Producing a quality live stream often requires specialized equipment, expensive cameras, and recurring hosting subscriptions. Conversely in the recent decade, the smartphone has put live streaming within reach of anyone with a social media account and something to say. This may suffice for the budding Instagram influencer, however, business startups and video professionals often seek a more refined presentation while mitigating cost.
Open Broadcast Software (established in 2012 and now more commonly known as OBS Studio) has bridged that gap and provided a solution for a professional webcast without the burden of a hefty investment.
Open Source Software
OBS Studio isn’t the only software available to aspiring broadcasters. While other applications are offering similar features this article will focus on OBS Studio which is completely open-source and is the foundational code for most of the other players.
The largest competitor is Streamlabs. Acquired by Logitech in 2019, Streamlabs (Formerly known as TwitchAlerts) differs from OBS Studio mainly in the pricing model. OBS Studio is completely free, while Streamlabs offers a basic free version as well as a prime subscription. Streamlabs Prime unlocks extra features, including graphic templates, transitions, the ability to simultaneously stream to multiple platforms, and more.
OBS Studio may still be the favorable option as it requires fewer computer resources to run, and the majority of those extra features offered via Streamlabs Prime are available as free or low-cost third-party plugins.
All media inputs in OBS Studio are digitally sourced. With a simple click, it’s easy to import USB camera sources, external microphones, application windows, Zoom conferences, video game streams, media clips, photo slide shows, screen captures, and scene templates into your project from one drop-down menu.
Using a low-cost HDMI to USB capture device such as the El Gato, you can easily turn a camera with an HDMI output into a source for OBS Studio to utilize. Many cameras designed for online content creators, such as the Sony ZV1, can natively connect as a high-quality web camera via USB.
Preparing the Broadcast
OBS Studio has an intuitive user interface that experienced technical directors will recognize. The software in essence acts as a virtual switcher.
Organize your workflow by building “scenes”. Scenes act as output feeds that can be routed to the virtual switcher. They can be individual sources, such as cameras, or they can be a composition of multiple layers to be punched up as a template with the push of a button.
You may have a two-camera setup; one wide on a host and guest with the second as the guest’s close-up. Create one scene and select the first camera as a source. Then create another scene and import the second camera. Toggling between both scenes during a broadcast is as simple as a keyboard press.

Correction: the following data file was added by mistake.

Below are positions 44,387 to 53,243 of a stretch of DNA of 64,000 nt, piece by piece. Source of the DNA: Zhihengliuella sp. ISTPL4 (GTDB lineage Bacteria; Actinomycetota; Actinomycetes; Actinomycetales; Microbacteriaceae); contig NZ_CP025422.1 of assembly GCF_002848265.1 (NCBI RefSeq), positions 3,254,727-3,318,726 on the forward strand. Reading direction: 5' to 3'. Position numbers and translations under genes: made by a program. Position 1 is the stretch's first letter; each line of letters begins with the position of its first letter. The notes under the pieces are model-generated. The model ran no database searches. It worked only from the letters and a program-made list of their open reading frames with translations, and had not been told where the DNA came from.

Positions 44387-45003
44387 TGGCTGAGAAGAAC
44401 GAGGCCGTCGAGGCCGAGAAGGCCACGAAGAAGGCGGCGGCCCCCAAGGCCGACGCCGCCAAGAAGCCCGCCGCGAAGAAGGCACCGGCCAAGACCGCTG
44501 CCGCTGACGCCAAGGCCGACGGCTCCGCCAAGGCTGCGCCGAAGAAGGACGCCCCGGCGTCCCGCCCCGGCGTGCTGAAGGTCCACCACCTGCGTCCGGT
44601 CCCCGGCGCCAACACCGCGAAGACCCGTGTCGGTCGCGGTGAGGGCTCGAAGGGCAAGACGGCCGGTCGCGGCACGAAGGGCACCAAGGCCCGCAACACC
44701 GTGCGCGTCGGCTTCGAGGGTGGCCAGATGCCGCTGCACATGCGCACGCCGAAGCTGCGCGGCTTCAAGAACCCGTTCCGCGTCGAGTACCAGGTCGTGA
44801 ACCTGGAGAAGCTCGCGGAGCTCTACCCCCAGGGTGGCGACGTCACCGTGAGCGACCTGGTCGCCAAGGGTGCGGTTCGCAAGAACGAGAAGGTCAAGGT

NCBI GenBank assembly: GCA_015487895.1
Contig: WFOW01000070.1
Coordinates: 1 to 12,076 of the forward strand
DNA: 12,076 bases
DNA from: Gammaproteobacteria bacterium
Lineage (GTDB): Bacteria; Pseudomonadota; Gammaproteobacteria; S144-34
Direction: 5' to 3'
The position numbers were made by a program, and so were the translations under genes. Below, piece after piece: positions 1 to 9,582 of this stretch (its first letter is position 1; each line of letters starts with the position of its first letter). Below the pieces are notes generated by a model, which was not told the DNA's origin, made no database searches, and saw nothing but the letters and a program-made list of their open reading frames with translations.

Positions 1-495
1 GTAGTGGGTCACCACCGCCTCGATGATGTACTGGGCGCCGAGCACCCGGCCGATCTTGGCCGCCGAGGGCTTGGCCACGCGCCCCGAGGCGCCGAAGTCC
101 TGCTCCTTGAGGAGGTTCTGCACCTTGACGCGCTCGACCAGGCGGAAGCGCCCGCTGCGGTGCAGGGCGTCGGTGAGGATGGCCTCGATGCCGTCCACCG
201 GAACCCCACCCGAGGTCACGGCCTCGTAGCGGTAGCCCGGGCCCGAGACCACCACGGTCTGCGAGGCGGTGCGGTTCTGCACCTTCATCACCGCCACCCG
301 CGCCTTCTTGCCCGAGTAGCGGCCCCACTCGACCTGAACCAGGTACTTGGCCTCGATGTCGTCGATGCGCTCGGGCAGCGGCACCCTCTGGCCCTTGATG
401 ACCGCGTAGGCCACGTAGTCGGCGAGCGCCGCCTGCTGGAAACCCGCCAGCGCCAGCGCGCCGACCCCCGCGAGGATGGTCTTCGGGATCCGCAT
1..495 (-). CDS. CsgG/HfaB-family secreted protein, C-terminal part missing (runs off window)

Perhaps both guests will provide commentary on a video clip. Bring in a media file as the source of a third scene and you can now treat that as an additional asset to cut to. If you’re feeling saucy and want a more dynamic presentation you can create the third scene and layer the wide shot camera source as a picture-in-picture over the video clip. Bring in a graphic with an alpha channel for a customized frame and even overlay a sponsor bug. That composited scene is now an independent source to punch live.
A little creative thinking can get more mileage out of limited resources. For example, if you only have a single camera that has 4K output but you will be streaming in 1080, you could simulate a three-camera shoot with some easy manipulation. Create a first scene that will be a full wide shot. Then, create a second scene and crop into one of the guests as an isolated shot. Create the third scene and crop into the second guest. As long as you keep each cropped shot at 30% or more of the source (to maintain 1080 clarity) you will now have three virtual cameras that create the illusion of a more expansive production.
Scenes are a flexible tool that can make the difference between an amateur broadcast and a polished production. Unlike switcher hardware, OBS Studio allows unlimited scenes, providing as many sources as your project requires.
Color correction, video filters, and chroma key effects are built-in features while third-party plugins can add customizable transitions, on-screen text animations, additional media controls, countdown timers, voice modulations, on-screen alerts, live chat boxes, and much more.
Once your sources are imported and scenes built, you are ready to set up the stream. Most social media platforms including, but not limited to, YouTube, Facebook, Twitch, Twitter, and Vimeo will provide you with a unique stream key code that you can plug into the application that will give OBS Studio control to stream through those gateways. Alternatively, you can record to a local file instead of going live.
OBS Studio offers three primary interfaces for live switching. The standard mode displays a single video screen and any scene that is selected will immediately go live. Users can switch to “studio mode” which toggles to the “Preview/Program” layout. Activating the “Multiview” mode displays scenes as preview boxes emulating the familiar interface commonly found in live control rooms.
Just like in any live TV production, OBS Studio allows programmable and customizable transitions, interstitials, and live DVE effects.
Live streaming can be an extremely rewarding experience and with today’s choices of social media platforms, there is an audience for everyone. OBS Studio is a simple, robust tool that offers a substantial solution for the amateur producer looking to build a live-production experience or the seasoned professional seeking options that won’t break the bank.
OBS Studio is available as a free download at OBSproject.com.